Guide to SEER, AFUE & HSPF for Beaver Valley Homeowners
So you’ve made the decision to invest in a new heating or cooling system. Congratulations – enhanced comfort will soon be yours! You thought that deciding to purchase a new system was the hard part, but now you’re trying to choose the actual system and you’re overwhelmed by all the acronyms and numbers. Just what do SEER, AFUE, and HSPF stand for? And how should they factor into your decision on a new HVAC system?
Questions about HVAC efficiency ratings? Reach out to the friendly professionals at BVSM Heating & Air Conditioning. Contact us online or give us a call at 724-417-9550.
The ABC’s of SEER, AFUE & HSPF
SEER, AFUE, and HSPF are all measures of energy efficiency, but they’re each used for different types of systems. Understanding them is key to making the right choice, so read our breakdown of each rating below.
SEER: Air Conditioner Efficiency
SEER stands for Seasonal Energy Efficiency Rating, and it is used to rate the efficiency of cooling systems. The efficiency of central air conditioners, ductless mini-splits, and heat pumps in cooling mode are all measured with SEER.
How is SEER calculated?
SEER is calculated by dividing the cooling output for a typical cooling season by the total electric energy input during the same time frame. It’s important to note that a SEER rating is a maximum efficiency rating, which means that it’s the most efficient that it is possible for your system to operate. Your cooling system may operate less efficiently due to factors such as excessive heat, poor maintenance, airflow, or malfunction.
What does a high SEER rating do for you?
Air conditioners may look similar, but their SEER rating can vary widely. Higher SEER numbers save more money on electricity. A 13 SEER air conditioner, the EPA “current minimum standard,” uses 23% less energy than a 10 SEER unit (EPA standard up until Jan. 2006). Even though 13 SEER is the minimum efficiency available, we currently offer a line of air conditioners that start at 13 SEER and go all the way up to a 21 SEER. Depending on your usage, higher SEER air conditioners can significantly reduce your electric bill.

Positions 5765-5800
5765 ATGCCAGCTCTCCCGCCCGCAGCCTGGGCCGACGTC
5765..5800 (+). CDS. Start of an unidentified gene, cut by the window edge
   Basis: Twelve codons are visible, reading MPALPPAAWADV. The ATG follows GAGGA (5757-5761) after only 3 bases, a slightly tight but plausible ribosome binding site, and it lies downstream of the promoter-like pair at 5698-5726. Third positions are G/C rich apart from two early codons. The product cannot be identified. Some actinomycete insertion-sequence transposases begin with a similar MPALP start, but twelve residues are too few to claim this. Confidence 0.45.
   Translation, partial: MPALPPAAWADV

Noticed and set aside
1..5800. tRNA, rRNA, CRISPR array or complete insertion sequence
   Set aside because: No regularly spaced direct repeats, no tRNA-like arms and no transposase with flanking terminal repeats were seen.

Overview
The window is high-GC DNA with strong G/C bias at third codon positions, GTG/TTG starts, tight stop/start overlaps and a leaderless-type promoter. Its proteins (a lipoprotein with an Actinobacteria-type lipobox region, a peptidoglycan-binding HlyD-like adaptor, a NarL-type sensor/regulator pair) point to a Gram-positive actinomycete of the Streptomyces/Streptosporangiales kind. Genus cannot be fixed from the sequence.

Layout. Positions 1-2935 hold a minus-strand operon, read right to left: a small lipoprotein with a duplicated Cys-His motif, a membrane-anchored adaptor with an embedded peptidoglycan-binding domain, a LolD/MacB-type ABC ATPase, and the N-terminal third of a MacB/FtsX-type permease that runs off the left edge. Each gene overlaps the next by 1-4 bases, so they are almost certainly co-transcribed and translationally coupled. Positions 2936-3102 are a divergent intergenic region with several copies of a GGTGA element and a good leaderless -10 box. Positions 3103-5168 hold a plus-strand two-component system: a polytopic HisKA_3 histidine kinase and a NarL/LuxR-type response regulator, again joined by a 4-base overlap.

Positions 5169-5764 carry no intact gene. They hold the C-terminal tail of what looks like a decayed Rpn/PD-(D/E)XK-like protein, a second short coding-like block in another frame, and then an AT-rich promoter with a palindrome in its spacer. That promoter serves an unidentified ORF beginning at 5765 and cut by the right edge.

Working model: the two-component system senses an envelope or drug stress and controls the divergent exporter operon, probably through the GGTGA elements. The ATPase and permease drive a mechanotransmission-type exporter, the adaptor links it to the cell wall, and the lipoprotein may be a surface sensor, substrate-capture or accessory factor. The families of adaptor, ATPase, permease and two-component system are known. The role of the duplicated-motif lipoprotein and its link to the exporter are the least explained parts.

- Used for – Cooling systems, including central air conditioners, ductless mini-splits, and heat pumps in cooling mode.
- Minimum SEER rating permitted by the EPA – 13
- Maximum SEER rating available today – 25
AFUE: Efficiency of Furnaces, Water Heaters & Boilers
AFUE stands for Annual Fuel Utilization Efficiency, and it is used to rate the efficiency of some heating systems. Furnaces, water heaters, and boilers are all rated for efficiency with AFUE.
How is AFUE calculated?
AFUE is much easier to understand than SEER because it is simply a percentage of heat output divided by heat input. It measures how much of a heating system’s fuel gets turned into actual heat, and how much is lost in the process. For example, a gas furnace with an AFUE of 80% turns 80% of the gas it consumes into heat for your home, while the other 20% is lost.
What does a high AFUE rating do for you?
Today’s new high-efficiency furnaces can save up to 50% in operating costs over a ten-year-old furnace. Many 1990 and earlier model furnaces have AFUE ratings of 65% or less. The EPA raised the standards for AFUE on May 1, 2013, so furnaces manufactured after that date are typically much more efficient than those made earlier. Our current product offering starts at 65% and goes all the way to a very efficient 98.3% AFUE rating. Depending on your average usage, higher AFUE rated furnaces can significantly reduce your gas bill.
- Used for – Heating systems, including furnaces, water heaters, and boilers.
- Minimum AFUE rating permitted by the EPA – 80% in southern states and 90% in northern states.
- Maximum AFUE rating available today – 98.7%
HSPF: Efficiency of Heat Pumps in Heating Mode
HSPF stands for Heating Seasonal Performance Factor, and it used solely to rate the efficiency of heat pumps in heating mode.
How is HSPF calculated?
HSPF is calculated by dividing the total heat output during a heating season by the total electricity consumed. Basically, it tells you how much heat you get (in BTUs) per kilowatt-hour of electricity. For example, a heat pump rated 10 HSPF will produce 10 BTU’s of heat for every kilowatt-hour of electricity. Just like with SEER and AFUE, the higher the number, the more efficient the unit. The HSPF scale range is 7.5 to 13.0.
What does a high HSPF rating do for you?
Higher HSPF ratings mean greater energy savings. A high HSPF heat pump will use less energy to produce the same amount of heat as a lower HSPF heat pump, saving you money on your utility bills.
- Used for – Heat pumps in heating mode
- Minimum HSPF rating permitted by the EPA – 8.2
- Maximum HSPF rating available today – 13.0
BVSM: Your Provider of High-Efficiency Heating & Cooling Systems
At BVSM Heating & Air Conditioning, our focus is on finding energy efficient solutions to maximize your comfort while minimizing your energy bills. With over 60 years of HVAC industry experience, we provide home and business owners throughout Monaca, Beaver Valley, and the surrounding areas with premier heating and cooling systems. We are continuously researching new products to provide the latest technology for comfort and efficiency to our customers. If you have questions about efficiency ratings while choosing a new heating or cooling system, our friendly team will work with you to help you find the best unit for your needs.
Ready to save on utility costs with high efficiency heating and cooling systems? Contact BVSM Heating & Air Conditioning today to learn more or call 724-417-9550!